Looks Like We Made It

Amy and I recently celebrated our 33rd wedding anniversary.  This big event has caused me to do lots of reminiscing about our years together.  When we met, we were little more than adolescents.  We have now gone through young adulthood and middle-age together and sit on the cusp of our golden years.  Hard to believe how fast it went.

As many young couples, we got off to a rocky start.  Looking back, I believe nothing short of a miracle of God kept us together through those early years.  Don’t get me wrong, we had mostly happy times, but had to go through all the growing pains that cause so many marriages to fail.  I’m talking about those things the experts tell you to work out before marriage but many of us are so anxious to tie the knot that we worry about them later, such as agreeing on how to raise the kids and manage the finances.  And it didn’t help that I worked long, unusual hours, both of us attended school, and we had young children.

Our start may have been rocky, but it was not without its comedic moments.  We got married in my bandmate Mike Murphy’s backyard.  Like virtually all American weddings, the plan was for Amy and her attendants to enter the ceremony to the Wedding March.  We had a vinyl copy of it on a phonograph that was set up outside (For you young people, this was an ancient method of listening to recorded music.  The version of this recording that had one song per side was called a single, AKA “45” which designated the correct RPM to set the turntable).  Keep in mind this was the afternoon of July 17 and the temperature was probably in the 90’s.  When it was about time for the procession to begin, Mike’s wife, Cathy, ran up to the groomsmen who were waiting at the front and in a panic exclaimed, “Mike, the record melted, what are we going to do!?”  Mike calmly replied, “It’s no big deal, just go in Misty’s (their daughter) room and get a love song out of her stack of 45’s.”  Unfortunately, Cathy was not all that well-versed on pop music and didn’t really know which songs were love songs.  She came across a Barry Manilow song and thought, this has to be a love song, after all, it’s Barry Manilow!  You older folks might remember phonographs were equipped with an arm that if left in the up position would cause the song to play over and over.  Cathy launched the Manilow tune and inadvertently left the arm up.  The song she chose was called Looks Like We Made It.  It is about a man and woman who used to be together but had split up, and now they are ostensibly doing okay.  I guess Amy was having a “wardrobe malfunction” or perhaps getting cold feet, but for whatever reason it took her forever to emerge from the house.  So our wedding song was a song about divorce and it played about six times while everyone awkwardly waited.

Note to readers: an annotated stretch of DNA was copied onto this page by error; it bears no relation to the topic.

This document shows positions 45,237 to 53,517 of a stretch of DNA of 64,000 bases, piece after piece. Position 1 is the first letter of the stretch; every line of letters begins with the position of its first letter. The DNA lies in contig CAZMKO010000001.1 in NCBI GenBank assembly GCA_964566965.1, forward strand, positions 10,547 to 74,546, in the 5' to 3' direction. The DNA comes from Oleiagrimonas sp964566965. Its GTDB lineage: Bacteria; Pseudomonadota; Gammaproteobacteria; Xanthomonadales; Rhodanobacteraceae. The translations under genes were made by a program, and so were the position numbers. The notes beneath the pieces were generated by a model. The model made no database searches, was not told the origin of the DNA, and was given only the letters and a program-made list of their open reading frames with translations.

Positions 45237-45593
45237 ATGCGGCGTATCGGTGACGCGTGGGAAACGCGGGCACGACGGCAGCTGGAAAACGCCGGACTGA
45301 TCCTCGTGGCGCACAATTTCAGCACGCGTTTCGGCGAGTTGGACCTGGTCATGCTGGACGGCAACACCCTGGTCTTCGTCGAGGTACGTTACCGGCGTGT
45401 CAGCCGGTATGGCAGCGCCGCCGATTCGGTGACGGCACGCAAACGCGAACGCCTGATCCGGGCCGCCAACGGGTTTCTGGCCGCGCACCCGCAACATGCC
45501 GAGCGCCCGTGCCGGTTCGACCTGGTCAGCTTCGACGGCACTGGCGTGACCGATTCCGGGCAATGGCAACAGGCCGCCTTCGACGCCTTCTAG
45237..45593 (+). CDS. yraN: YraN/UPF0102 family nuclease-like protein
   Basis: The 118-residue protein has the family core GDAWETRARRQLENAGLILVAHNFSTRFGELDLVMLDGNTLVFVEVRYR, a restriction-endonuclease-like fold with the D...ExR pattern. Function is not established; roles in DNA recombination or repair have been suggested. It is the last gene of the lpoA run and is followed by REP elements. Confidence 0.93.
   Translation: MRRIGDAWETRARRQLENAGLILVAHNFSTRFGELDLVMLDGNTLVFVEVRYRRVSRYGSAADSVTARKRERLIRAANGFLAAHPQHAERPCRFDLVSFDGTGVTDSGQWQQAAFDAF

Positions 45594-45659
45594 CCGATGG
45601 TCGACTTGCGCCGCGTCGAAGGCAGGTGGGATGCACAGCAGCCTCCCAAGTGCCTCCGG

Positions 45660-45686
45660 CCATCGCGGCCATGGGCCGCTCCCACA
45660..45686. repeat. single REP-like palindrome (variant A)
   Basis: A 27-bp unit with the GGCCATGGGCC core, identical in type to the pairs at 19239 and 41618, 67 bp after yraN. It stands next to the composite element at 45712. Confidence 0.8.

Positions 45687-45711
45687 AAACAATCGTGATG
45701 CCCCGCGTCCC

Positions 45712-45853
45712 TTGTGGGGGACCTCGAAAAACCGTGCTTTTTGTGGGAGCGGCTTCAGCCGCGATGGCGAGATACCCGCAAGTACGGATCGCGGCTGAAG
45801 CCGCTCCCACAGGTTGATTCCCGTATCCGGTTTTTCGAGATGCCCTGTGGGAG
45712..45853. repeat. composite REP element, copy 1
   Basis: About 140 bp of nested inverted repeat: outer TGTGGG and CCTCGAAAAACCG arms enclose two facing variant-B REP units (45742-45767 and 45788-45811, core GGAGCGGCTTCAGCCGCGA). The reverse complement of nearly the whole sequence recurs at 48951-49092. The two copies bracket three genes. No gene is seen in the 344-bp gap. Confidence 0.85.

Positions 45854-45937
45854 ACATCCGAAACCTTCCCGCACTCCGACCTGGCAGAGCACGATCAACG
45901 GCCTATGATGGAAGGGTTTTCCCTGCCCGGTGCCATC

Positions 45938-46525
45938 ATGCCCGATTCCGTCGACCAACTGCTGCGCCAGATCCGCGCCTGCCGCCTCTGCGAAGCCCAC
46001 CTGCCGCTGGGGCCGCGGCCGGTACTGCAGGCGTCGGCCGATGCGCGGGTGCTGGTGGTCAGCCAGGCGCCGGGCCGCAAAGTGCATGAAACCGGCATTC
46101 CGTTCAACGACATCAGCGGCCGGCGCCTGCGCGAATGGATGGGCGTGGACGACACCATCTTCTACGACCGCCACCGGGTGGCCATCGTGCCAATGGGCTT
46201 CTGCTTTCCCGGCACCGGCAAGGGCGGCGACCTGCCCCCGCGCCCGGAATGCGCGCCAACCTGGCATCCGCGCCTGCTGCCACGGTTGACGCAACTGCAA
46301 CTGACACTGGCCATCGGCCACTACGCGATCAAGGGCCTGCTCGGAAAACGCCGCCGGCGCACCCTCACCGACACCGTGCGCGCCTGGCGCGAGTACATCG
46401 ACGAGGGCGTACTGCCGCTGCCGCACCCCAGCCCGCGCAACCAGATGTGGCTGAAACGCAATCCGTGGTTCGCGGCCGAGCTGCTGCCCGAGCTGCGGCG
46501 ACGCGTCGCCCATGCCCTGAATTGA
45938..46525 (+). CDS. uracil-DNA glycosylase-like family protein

Amy and I seem to have weathered the storm and our marriage has been wonderful for many years.  It, well, looks like we made it!  But I have learned that one can never rest on his laurels.  In a recent blog, I recalled some happy memories with my parents and have generally good recollections of my childhood and their marriage.  Sadly, they eventually decided to call it quits after 34 years of marriage, so I know better than most that it can happen to anyone.

Wives and husbands, please don’t take each other for granted.  Marriage is not a finished product that can be placed on a shelf to gather dust, but rather a living work in progress that must be nurtured to survive.

“Above all, love each other deeply, because love covers over a multitude of sins” (1 Peter 4:8).